Towards a UK Bill of Rights?
2 March 2010
The proposals for a UK Bill of Rights will be an important issue in the coming election, and we aim to keep you updated on developments. The Equality and Human Rights Commission has published a research report on a potential UK Bill of Rights. All three of the major UK political parties have pledged to institute a bill of rights in some form. The Report summarises the position:
The Labour Government is consulting the public on a UK Bill of Rights and Responsibilities, while maintaining its commitment to the HRA, including both the rights enshrined in it and the mechanisms used to implement those rights. The Conservative Party has pledged to repeal the HRA and replace it with a ‘modern British Bill of Rights’. Repealing the HRA would mean that the European Convention on Human Rights (ECHR) would no longer be incorporated into domestic law; the party has not indicated whether, or how, a future Bill of Rights might incorporate the ECHR using a different mechanism. The Liberal Democrats are committed to a written constitution with, at its heart, a Bill of Rights which would strengthen and entrench the rights guaranteed in the HRA.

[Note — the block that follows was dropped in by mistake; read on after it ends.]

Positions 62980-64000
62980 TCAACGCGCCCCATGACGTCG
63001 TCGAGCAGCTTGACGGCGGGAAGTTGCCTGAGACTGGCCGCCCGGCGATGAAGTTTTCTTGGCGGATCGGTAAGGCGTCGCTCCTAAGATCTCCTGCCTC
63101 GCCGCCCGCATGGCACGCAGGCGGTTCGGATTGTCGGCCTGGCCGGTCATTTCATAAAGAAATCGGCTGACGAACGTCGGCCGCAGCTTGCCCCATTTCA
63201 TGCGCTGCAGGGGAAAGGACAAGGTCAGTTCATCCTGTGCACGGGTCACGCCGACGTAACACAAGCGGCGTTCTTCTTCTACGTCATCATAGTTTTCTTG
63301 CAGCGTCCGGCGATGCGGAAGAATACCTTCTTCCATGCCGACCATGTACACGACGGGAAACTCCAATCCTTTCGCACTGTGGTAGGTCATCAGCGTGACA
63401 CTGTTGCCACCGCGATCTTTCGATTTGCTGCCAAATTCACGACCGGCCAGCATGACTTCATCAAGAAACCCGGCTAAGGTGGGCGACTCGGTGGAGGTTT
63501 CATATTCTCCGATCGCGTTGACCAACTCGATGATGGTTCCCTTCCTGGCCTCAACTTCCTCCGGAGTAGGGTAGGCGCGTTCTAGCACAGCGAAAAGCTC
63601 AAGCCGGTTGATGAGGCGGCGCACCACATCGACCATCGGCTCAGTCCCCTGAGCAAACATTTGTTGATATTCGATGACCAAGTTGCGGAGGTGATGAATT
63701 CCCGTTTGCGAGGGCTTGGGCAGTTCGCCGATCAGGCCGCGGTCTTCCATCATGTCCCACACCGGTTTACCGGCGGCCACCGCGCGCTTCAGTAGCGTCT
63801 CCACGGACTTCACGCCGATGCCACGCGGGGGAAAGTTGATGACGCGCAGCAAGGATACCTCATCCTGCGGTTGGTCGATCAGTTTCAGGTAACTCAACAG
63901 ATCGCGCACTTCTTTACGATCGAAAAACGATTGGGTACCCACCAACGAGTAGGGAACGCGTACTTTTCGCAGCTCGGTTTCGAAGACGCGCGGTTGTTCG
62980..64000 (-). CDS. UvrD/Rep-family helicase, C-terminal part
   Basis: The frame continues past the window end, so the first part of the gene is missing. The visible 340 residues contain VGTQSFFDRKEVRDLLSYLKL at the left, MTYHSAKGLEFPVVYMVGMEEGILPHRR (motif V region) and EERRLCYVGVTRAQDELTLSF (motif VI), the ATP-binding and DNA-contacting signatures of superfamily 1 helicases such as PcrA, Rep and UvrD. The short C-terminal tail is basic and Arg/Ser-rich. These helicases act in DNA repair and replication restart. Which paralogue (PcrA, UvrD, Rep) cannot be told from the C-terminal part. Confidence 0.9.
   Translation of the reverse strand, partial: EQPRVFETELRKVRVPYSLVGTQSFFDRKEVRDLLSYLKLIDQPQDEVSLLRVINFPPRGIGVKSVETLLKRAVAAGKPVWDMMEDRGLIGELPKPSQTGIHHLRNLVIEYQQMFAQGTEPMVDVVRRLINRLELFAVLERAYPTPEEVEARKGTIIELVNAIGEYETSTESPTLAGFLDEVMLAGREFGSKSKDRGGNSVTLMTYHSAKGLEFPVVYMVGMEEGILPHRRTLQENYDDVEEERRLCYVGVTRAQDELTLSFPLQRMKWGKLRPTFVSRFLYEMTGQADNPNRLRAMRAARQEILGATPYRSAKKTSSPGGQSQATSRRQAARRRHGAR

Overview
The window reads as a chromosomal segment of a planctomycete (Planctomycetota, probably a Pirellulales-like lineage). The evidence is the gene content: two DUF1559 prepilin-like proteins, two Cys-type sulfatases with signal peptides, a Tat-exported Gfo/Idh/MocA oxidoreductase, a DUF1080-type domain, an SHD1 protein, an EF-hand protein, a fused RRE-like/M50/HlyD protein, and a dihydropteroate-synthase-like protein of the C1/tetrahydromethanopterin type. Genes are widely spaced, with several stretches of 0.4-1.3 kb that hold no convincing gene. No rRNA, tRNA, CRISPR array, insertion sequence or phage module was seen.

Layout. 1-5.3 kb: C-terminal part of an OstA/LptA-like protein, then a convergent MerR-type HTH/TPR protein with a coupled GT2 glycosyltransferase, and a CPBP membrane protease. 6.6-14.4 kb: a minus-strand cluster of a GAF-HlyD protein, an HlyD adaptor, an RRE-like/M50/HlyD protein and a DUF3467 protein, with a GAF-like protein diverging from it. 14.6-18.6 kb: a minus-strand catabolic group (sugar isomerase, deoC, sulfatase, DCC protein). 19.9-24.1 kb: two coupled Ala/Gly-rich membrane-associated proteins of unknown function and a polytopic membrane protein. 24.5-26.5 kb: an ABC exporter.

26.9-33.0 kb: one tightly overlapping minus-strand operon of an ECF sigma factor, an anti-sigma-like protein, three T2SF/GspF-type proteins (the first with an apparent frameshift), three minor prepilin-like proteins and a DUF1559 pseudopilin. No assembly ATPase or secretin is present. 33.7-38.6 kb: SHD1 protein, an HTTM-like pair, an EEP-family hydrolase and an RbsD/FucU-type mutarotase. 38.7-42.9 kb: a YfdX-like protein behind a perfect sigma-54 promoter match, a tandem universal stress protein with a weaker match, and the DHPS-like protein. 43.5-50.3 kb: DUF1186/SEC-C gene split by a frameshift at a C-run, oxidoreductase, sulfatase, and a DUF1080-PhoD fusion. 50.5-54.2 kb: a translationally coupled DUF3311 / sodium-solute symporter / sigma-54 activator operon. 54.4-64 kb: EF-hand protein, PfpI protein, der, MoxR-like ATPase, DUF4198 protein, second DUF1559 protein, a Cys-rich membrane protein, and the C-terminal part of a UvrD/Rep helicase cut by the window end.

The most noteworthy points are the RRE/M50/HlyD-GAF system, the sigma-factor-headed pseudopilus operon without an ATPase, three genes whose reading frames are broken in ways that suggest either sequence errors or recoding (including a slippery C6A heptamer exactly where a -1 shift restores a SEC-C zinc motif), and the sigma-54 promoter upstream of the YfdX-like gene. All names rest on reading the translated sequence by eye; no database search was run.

The EHRC Report is critical of the parties’ proposals, and concludes:
… current circumstances for any process to create a new UK Bill of Rights are unfavourable. Public understanding of, and enthusiasm for, a Bill of Rights is not assured and there is little discernable popular or civil society momentum behind the idea. The Labour Government’s consultation on a proposed Bill of Rights and Responsibilities has not reached the wider public sphere. It remains to be seen how far the deliberative events held as part of the consultation might be used to ignite public interest and how far the consultation will engage directly with disadvantaged and disaffected groups.
Trevor Philips of the EHRC has summarised the findings of the report in a Guardian opinion piece. However, not all commentators are against repealing and replacing the Human Rights Act. Vernon Bogdanor, the British constitutional expect, writes in the Times:
… that all three parties propose in effect to strengthen the Human Rights Act is encouraging. It means that we are learning to do what Dicey said we could never do, namely distinguish between “fundamental” and “non-fundamental” laws. We are moving in a tortuous and crab-like way towards establishing real constitutional principles, towards becoming, not before time, a genuinely constitutional state.
See also: Why we need a British Bill of Rights by Geoffrey Robinson, which we have already linked to in January.